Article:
bees

Featured Story

City Living, Features, NYC Guides

Beekeeping finds a home throughout NYC’s five boroughs

By Cait Etherington, Mon, July 17, 2017

Image via The Co-Op Group Urban Bees’ Revolution

On June 1, the United Nations joined a growing local trend—they installed three apiary yards, better known as beehives, on their grounds in midtown Manhattan. The UN is hopeful that by summer’s end, their 150 bees will turn into a thriving colony of 250,000 bees. If this happens, the UN bees will not be alone. There are millions of bees buzzing around the five boroughs and not only in the backyards of earthy residents in neighborhoods like Park Slope and Greenpoint. From the rooftops of high-rises in Manhattan to community gardens stretching from the Bronx to Staten Island, New York City is home to thousands of active beehives, but this wasn’t always the case

Prior to a 2010 ruling, beekeeping existed in the five boroughs but only under the radar. At the time, the city deemed beekeeping to be as dangerous as keeping cobras, tarantulas, or hyenas on one’s property. Indeed, if caught, underground beekeepers faced hefty fines of up to $2000. Since the 2010 ruling that legalized beekeeping, both bees and beekeepers have been on the rise citywide and so have organizations and services designed to help residents explore apiculture.

learn more about beekeeping in the city

Green Design, Products

This Hive Lets Urbanites Raise Bees in Style

By Dana Schulz, Mon, June 20, 2016

manufaktur eins, home beehive, maria emmrich, urban beekeeper, beehive design

When 6sqft interviewed beekeeper and founder of Andrew’s Honey Andrew Coté, he described how when he first started beekeeping in the city he placed his beehives wherever he could — “on top of the bridge cafe in the Financial District, community gardens, friends’ rooftops or balconies.” Though he now has an entire system of rooftop hives, other New Yorkers looking to get buzzing can still employ his small-scale take on apiculture.

It was with this urban beekeeper in mind that German illustrator Maria Emmrich designed her modular Manufaktur Eins, which takes up less room than a standard hive. Designboom notes that it “combines the natural needs of the insects and the ergonomic requirements of the beekeepers” to create a stylish way to raise honeybees anywhere from a balcony to a garden.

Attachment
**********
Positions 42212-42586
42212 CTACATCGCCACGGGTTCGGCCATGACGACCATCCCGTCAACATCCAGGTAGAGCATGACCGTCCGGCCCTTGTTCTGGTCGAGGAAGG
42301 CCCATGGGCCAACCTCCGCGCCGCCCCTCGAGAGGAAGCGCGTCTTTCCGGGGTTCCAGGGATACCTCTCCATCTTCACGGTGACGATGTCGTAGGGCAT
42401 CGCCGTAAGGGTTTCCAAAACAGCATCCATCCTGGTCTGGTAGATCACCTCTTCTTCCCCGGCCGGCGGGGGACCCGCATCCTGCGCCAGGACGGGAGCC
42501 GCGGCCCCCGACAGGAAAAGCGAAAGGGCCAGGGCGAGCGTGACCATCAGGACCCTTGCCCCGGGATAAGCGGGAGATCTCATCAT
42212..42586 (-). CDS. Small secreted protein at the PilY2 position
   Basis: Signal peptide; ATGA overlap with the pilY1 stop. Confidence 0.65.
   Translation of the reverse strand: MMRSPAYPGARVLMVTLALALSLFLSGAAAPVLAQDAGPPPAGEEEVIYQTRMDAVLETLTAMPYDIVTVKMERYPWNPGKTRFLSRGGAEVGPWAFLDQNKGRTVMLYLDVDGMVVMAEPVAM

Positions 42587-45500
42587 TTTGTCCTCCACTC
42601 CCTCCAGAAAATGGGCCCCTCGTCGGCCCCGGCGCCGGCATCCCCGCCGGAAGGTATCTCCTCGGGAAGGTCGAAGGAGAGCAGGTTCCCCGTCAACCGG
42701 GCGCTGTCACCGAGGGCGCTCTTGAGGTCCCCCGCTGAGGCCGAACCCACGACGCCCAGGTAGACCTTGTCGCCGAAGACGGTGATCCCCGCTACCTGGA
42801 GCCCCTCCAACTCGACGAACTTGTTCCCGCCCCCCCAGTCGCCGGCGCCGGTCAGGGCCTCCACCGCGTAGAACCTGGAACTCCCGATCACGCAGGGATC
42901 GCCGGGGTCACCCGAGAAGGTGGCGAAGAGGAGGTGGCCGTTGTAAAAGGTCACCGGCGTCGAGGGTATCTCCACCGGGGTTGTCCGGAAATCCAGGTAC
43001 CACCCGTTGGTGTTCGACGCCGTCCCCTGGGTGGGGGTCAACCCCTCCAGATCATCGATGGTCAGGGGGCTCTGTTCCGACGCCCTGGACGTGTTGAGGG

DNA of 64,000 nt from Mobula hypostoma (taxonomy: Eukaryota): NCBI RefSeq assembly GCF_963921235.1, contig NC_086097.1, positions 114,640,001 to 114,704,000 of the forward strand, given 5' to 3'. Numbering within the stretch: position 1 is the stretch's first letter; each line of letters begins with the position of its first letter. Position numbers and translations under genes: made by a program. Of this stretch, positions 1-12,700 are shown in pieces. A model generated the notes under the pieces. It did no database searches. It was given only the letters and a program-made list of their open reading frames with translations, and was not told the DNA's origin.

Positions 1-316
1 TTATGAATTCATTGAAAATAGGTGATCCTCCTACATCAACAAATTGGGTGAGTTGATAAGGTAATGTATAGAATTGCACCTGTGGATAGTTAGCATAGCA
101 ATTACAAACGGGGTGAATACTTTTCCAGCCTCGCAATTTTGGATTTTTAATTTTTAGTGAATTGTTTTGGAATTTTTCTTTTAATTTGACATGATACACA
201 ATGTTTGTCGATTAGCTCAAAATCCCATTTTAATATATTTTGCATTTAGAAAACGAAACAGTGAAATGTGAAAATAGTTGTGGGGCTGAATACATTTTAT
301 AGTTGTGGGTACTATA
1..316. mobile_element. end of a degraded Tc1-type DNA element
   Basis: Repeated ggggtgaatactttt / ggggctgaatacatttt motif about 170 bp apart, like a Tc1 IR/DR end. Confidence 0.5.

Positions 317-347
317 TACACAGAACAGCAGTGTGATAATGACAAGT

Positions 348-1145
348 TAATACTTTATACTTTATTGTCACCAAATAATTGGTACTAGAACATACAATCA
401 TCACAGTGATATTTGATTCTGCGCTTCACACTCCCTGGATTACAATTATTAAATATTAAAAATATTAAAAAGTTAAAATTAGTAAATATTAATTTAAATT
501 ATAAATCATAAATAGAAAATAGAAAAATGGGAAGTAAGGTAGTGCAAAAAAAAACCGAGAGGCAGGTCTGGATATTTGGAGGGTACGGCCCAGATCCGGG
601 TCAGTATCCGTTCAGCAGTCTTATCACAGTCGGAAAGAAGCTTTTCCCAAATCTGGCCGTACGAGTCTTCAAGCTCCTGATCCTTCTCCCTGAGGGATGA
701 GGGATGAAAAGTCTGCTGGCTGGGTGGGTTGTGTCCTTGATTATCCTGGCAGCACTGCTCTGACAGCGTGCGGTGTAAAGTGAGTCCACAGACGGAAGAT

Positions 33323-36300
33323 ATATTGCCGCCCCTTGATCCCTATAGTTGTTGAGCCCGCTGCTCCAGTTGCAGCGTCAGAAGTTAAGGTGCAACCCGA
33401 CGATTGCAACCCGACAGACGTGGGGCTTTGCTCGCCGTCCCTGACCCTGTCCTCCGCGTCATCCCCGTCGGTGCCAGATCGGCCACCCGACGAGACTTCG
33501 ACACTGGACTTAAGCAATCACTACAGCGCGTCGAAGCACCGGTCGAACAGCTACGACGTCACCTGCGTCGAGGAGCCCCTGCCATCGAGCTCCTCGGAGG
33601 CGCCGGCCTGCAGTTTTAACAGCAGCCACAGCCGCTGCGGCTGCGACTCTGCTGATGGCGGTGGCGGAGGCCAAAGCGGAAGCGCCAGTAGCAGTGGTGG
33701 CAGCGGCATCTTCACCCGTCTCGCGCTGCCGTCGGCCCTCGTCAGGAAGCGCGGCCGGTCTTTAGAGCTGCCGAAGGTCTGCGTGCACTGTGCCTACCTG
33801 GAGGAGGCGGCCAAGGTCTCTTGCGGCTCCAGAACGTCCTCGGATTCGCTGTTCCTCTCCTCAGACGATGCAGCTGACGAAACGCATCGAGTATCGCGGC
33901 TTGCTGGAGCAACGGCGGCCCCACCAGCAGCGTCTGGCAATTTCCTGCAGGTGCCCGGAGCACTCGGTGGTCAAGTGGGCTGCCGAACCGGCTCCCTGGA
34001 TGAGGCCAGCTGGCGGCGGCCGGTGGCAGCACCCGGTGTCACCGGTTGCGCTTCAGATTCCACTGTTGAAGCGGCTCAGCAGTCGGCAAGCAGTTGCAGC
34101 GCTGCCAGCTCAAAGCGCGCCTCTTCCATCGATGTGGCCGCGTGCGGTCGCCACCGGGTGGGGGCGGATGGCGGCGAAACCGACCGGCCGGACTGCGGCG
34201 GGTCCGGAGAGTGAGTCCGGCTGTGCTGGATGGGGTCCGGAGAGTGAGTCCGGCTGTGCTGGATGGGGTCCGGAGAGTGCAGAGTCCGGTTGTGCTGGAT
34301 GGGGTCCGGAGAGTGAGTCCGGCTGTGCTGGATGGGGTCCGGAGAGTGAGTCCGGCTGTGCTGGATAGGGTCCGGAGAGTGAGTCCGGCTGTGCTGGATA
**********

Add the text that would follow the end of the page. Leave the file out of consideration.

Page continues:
More on this design-friendly beehive

Featured Story

Features, Interviews, New Yorker Spotlight, People

og:image, andrew cote

On rooftops throughout the city, there’s a great deal of activity taking place. This hustle and bustle isn’t coming from the construction of new skyscrapers, but instead from beehives across the city where honeybees are hard at work. The keeper for many of these bees is Andrew Coté, who at the height of spring and summer works at least 14 hours a day, seven days a week tending to them.

Andrew traces his family’s beekeeping roots to the 1800s in Quebec, Canada. In the 1970s, his father carried this tradition to Connecticut by starting a farm and selling honey, and a decade ago, Andrew brought beekeeping to the city. As a New York City beekeeper, his work focuses on overseeing clients’ hives on business and hotel roofs as well his own hives in neighborhoods ranging from Prospect Heights to the Upper East Side. Andrew harvests the honey from his hives, bottles, and then sells it at Union Square Market for his company, Andrew’s Honey. Depending on what jar customers pick up, they might be purchasing Forest Hills, Central Park or Harlem honey.

With spring starting this Sunday, we recently spoke with Andrew to find out what all the buzz is about.

read our interview with andrew here

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